What explains this tendency for the deficit to overshoot the target over this and the previous year. As Chart 2 indicates, the problem lies not in expenditures, which in the first eight months of 2012-13 were only 58.2 per cent of their targeted levels, and in 2011-12 at 60.5 per cent. In fact, in the ostensibly better performing year 2010-11, expenditure during the April to November months was at 62.3 per cent of the projection for the fiscal as whole. That is, expenditure during the first two-thirds of the year was less than two-thirds of the whole. Thus, the problem seems to lie on the receipts side, with total receipts during the first 8 months placed at 46.5 per cent and 48.2 per cent of the total in 2012-13 and 2011-12. As compared with this the figure in 2010-11 was 69.3 per cent.
To summarise, the government’s ‘fiscal failure’ stems from its inability to realise an adequate share of the receipts it claims in the budget it will garner (Chart 3). Receipts (excluding borrowing) are of two types: revenues receipts (in the form of tax and non-tax revenues) and non-debt capital receipts. It is true that in both 2012-13 and 2011-12 the revenue receipts were only 47.6 and 49.7 per cent respectively over the first 8 months or two-thirds of the fiscal year. That figure was at 69.9 per cent in 2010-11. So a revenue shortfall was one reason why the deficit tended to overshoot target. That could is both because the projections in the budget were too optimistic and because of poor collection, especially the former.
However, the shortfall is even greater in the case of non-debt capital receipts, which would include receipts from activities such as sale of spectrum, disinvestment or privatisation. Non-debt capital receipts during the first eight months of 2012-13 and 2011-12 were at a low of 21.4 and 26.4 per cent respectively of the projected receipts for the fiscal as a whole. In 2010-11 as much as 60.8 per cent of such projected receipts had already been garnered by November.
In sum, what the government considers its failure on the fiscal front in terms of “slippages” relative to target are not because of unexpected expenditures such as increased subsidies or compensation for “under-recoveries” by the oil companies, but because the government’s strategy of avoiding the taxation route to garner additional revenues and relying more on non-debt capital receipts to reduce its deficit or borrowing requirement is not working. But there are no signs of change here. Taxation is seen as disincentivising private investment, as the GAAR episode amply illustrates.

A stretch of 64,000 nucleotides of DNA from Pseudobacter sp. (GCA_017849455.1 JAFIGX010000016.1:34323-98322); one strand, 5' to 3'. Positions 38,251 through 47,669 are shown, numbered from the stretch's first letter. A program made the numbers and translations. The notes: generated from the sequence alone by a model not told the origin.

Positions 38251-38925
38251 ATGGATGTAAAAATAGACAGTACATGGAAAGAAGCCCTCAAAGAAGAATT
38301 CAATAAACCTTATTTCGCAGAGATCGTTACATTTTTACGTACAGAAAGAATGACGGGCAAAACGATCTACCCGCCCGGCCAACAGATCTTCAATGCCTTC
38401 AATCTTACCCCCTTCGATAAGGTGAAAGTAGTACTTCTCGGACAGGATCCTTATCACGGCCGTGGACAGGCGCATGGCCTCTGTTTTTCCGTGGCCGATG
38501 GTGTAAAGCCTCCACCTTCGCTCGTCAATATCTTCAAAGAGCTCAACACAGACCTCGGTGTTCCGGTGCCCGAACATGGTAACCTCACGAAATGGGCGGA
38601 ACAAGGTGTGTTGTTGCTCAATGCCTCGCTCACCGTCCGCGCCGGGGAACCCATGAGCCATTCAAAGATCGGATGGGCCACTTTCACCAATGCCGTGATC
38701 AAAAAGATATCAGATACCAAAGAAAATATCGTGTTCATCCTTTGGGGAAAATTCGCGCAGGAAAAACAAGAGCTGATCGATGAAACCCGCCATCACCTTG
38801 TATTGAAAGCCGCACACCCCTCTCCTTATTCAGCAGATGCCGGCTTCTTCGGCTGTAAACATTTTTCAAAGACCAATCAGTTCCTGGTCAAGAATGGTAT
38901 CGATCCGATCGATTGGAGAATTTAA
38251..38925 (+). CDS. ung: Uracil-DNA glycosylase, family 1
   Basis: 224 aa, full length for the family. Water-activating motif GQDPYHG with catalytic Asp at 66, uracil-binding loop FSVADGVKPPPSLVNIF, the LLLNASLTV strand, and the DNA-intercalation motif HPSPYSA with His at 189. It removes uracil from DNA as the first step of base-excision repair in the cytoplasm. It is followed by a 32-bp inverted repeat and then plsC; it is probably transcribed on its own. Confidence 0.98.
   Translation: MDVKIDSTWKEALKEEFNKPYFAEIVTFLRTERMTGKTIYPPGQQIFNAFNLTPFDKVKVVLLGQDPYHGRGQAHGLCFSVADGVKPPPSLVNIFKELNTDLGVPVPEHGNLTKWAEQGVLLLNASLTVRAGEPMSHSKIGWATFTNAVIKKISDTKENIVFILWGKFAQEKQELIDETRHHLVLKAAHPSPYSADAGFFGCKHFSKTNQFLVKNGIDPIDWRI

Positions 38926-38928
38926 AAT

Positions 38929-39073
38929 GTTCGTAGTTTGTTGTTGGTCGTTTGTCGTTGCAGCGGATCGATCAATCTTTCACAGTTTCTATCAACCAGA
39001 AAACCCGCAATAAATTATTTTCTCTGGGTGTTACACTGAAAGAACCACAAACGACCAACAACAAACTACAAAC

To illustrate, this year the government is still far short of its hugely enhanced target of mobilising Rs. 30,000 crore from Miscellaneous Capital Receipts through disinvestment or privatisation. Nor has its initial effort to use the opportunity provided by the cancellation by the Supreme Court of 2G spectrum allocated at ridiculously low prices, to garner additional revenues by reselling them at much higher prices, been successful. So, if the government is indeed serious about its deficit reduction target it would attempt a firesale of state assets over the coming two months. Already much of the nation’s silver is being polished for sale. The government may even heed the reported recommendation of the Kelkar Committee on fiscal consolidation to combine stake sales in public sector enterprises with efforts to ‘unlock the value of surplus land with them’. But even this may not be adequate to achieve deficit reduction targets. However, the deficit reduction agenda would have served to further the UPA’s larger privatization goals.